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my team have built many tools for our project using win forms and Visual Studio 2005. We are thinking about upgrading to VS 2010.

Just wanted a heads up on any compatibility issues and also any benefits of upgrading.

Does upgrading involve lot of time and effort or does Visual Studio take care of it?

Your answers will be help us take a decision. Thanks.

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VS 2010 should be fully backwards compatible. –  Hans Z Jun 12 '12 at 13:46
    
Never found a problem on upgranding projects coming from Visual Studio, (Custom Controls are another beast instead) –  Steve Jun 12 '12 at 13:49
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As long as you keep the same client frameworks you shouldn't have much of an issue. –  Hans Z Jun 12 '12 at 13:51
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"VS 2010 should be fully backwards compatible" - for WinForms, yes. But e.g. it doesn't support VSTO projects targetting Office 2003. –  Joe Jun 12 '12 at 13:56

6 Answers 6

up vote 2 down vote accepted

Pros:

  • .NET improvements (provided that you upgrade the framework version)
  • Availability of newer 3rd-party libraries and tools for newer .NET (same as above)
  • IDE improvements

Neutral:

  • WinForms hasn't changed much between .NET 2.0 and 4.0.

Cons:

  • VS 2010 is a vastly heavier program, requiring much more CPU and RAM and faster disks to operate smoothly.

You decide.

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Thanks for listing out the improvements. In the future, do you think Microsoft will stop supporting winforms in the future in favour of WPF? –  R.S.K Jun 13 '12 at 7:06
    
@R.S.K I think they won't stop supporting it, since WinForms is still used by many programmers, butI think that they will like stop improving the system and focus on WPF, but if they stop supporting WinForms it can be a big problem for programmers (like me) because they don't know what to do with WPF, I needed 3 months to get used in WPF, and I still like winforms more. –  EaterOfCode Jun 13 '12 at 8:53
    
I second Eater's opinion. I don't think they'll stop supporting it. VS 2012/11 still has the WinForms project. Because of that I think it will be supported at least until 2020. If you do want to reduce your reliance on WinForms, try moving towards the Web (if that suits you) or maybe a hybrid WinForms-Web approach. In other words, I wouldn't bet on WPF being around forever, either. –  Mr. TA Jun 13 '12 at 13:33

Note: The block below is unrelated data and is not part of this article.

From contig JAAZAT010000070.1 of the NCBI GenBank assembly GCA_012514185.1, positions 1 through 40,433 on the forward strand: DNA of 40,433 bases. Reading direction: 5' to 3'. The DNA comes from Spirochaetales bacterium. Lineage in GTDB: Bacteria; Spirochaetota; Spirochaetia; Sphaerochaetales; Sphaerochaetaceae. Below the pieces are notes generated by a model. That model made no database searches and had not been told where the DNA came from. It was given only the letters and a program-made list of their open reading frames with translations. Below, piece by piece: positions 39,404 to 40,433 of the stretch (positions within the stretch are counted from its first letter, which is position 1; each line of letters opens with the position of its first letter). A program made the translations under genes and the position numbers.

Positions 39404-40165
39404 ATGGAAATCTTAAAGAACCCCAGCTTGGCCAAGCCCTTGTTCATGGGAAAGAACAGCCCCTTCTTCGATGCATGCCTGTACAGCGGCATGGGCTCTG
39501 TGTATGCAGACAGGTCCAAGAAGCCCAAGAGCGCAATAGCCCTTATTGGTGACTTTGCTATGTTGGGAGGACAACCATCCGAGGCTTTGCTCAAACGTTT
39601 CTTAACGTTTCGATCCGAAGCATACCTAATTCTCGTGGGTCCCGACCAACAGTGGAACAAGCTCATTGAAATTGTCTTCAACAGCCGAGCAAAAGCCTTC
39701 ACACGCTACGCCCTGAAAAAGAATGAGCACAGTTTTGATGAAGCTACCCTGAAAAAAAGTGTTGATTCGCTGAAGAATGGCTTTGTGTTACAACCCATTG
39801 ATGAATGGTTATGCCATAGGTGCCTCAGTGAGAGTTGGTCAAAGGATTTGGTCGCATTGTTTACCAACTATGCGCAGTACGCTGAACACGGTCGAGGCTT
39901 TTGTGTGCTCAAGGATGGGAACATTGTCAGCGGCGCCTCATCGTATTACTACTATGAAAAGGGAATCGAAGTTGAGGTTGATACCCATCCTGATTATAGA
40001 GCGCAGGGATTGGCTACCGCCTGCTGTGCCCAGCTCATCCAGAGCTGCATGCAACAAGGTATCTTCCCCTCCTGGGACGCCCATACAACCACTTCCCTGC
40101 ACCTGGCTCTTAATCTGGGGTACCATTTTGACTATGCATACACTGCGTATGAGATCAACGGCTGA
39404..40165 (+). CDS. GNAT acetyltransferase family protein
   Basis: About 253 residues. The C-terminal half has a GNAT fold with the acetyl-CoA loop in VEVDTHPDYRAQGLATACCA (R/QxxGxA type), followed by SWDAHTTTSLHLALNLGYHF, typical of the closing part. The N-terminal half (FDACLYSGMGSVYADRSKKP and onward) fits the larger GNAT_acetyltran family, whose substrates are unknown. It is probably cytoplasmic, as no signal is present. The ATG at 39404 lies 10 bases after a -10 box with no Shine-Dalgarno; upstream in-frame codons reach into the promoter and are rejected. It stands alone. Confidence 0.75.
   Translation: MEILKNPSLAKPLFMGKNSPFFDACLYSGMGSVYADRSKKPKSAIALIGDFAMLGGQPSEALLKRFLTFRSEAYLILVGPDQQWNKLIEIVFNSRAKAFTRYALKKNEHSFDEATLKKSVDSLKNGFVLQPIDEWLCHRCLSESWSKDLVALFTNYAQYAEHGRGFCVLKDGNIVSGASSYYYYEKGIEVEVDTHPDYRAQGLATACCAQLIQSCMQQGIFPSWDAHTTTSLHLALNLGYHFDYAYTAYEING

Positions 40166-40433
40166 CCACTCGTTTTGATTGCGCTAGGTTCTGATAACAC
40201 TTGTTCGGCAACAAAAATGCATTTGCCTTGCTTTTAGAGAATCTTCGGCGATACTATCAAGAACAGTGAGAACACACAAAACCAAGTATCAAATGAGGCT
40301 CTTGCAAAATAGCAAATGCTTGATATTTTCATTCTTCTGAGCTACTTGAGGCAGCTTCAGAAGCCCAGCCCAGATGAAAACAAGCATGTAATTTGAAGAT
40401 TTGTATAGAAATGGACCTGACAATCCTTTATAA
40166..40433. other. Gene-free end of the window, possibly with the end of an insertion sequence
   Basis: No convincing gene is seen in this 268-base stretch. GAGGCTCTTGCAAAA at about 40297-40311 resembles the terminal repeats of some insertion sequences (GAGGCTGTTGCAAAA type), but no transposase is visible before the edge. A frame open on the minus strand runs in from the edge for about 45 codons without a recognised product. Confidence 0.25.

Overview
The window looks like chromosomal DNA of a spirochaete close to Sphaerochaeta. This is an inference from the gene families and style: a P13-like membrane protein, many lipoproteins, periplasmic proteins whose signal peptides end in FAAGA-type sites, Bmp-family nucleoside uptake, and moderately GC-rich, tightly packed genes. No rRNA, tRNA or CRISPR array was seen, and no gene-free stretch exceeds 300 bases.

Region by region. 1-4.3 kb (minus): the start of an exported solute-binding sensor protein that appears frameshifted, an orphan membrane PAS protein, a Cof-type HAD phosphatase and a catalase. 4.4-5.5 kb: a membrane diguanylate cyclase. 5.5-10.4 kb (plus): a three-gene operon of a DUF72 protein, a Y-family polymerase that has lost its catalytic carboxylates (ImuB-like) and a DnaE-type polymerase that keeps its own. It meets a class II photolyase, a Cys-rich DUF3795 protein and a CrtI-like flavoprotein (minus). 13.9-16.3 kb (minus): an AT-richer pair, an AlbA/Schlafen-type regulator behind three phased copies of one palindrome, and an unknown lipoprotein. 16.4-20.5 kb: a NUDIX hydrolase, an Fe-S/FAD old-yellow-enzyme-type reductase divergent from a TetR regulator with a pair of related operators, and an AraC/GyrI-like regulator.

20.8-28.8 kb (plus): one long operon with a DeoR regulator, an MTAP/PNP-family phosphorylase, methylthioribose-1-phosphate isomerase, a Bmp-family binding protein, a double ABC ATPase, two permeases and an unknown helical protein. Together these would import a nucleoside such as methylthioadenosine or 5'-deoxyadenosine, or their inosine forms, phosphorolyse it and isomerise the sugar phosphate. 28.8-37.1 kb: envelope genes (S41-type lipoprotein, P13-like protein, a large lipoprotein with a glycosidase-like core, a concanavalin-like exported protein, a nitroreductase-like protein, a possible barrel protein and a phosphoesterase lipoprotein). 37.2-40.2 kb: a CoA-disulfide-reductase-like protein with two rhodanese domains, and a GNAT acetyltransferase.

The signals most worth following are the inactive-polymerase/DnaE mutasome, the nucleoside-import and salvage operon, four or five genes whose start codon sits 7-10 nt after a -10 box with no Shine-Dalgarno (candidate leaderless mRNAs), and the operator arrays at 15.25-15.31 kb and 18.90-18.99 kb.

@Mr.TA So they haven't added features to winforms? That's a bum –  R.S.K Jul 10 '12 at 6:55

as far as I know are there no downside's

I only know that all your changes in the visual side are gonna be placed in [name of form or usercontrol].Designer.[cs/vb]

I am a user of VS2010 and Im really happy with it so,

but why not wait on VS2012?

Kind Regards,

Corné

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Yes it is possible and easy but lot of depends on the features you have used in your app. It should not be depreciated in VS 2010. Take a back up of your project and try to convert it, conversion wizard will list out all the warnings and error it faced while converting your app.Then you can take a decision on the basis of it whether to upgrade your app or not?

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yea well we have used System.Drawing and Graphics classes –  R.S.K Jun 13 '12 at 7:01
    
I suppose these library wont create problem, prepositionally do some googling for the changes made in these classes from .net framework 2 to 4. –  Deepesh Jun 13 '12 at 7:23

You'll want to check the breaking changes in C# 2008 and C# 2010, then the migration issues in .NET 3.5 and .NET 4.0, but only if you choose to upgrade the Framework target. Simply upgrading it to be readable and compilable by VS 2010 should not introduce any major issues. But, check if your project involve external component that's upgraded/removed in VS 2010, such as Reporting components, SQL connection, etc. In my experience, third party component suffer the most.

As for the benefit, lots. Check the Visual Studio Gallery for some extremely useful extensions (my favourite is the free Coderush Xpress), experience the joy of C# REPL with Roslyn, or heck, simply the Intellisense improvements makes me dread every time I'm forced to use 2008 or other IDEs.

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Open the VS2005 solution in VS2010 and a wizard will open and upgrade your solution. Just take a backup on the existing solution and give it a try. VS 2010 is very nice!

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Everyone has different expectations and differences in their list of pros and cons. As such, the best way to decide if it's right for you is to go ahead and try it. As already mentioned, it will upgrade your project files (including making a backup for you first) when you try to open them.

You can download the trial from the Microsoft website and install it alongside your existing VS2005 install. If you're worried about installing alongside, install it into a virtual machine or download the ready made virtual machine images from http://blogs.msdn.com/b/briankel/archive/2010/06/25/now-available-visual-studio-2010-rtm-virtual-machine-with-sample-data-and-hands-on-labs.aspx

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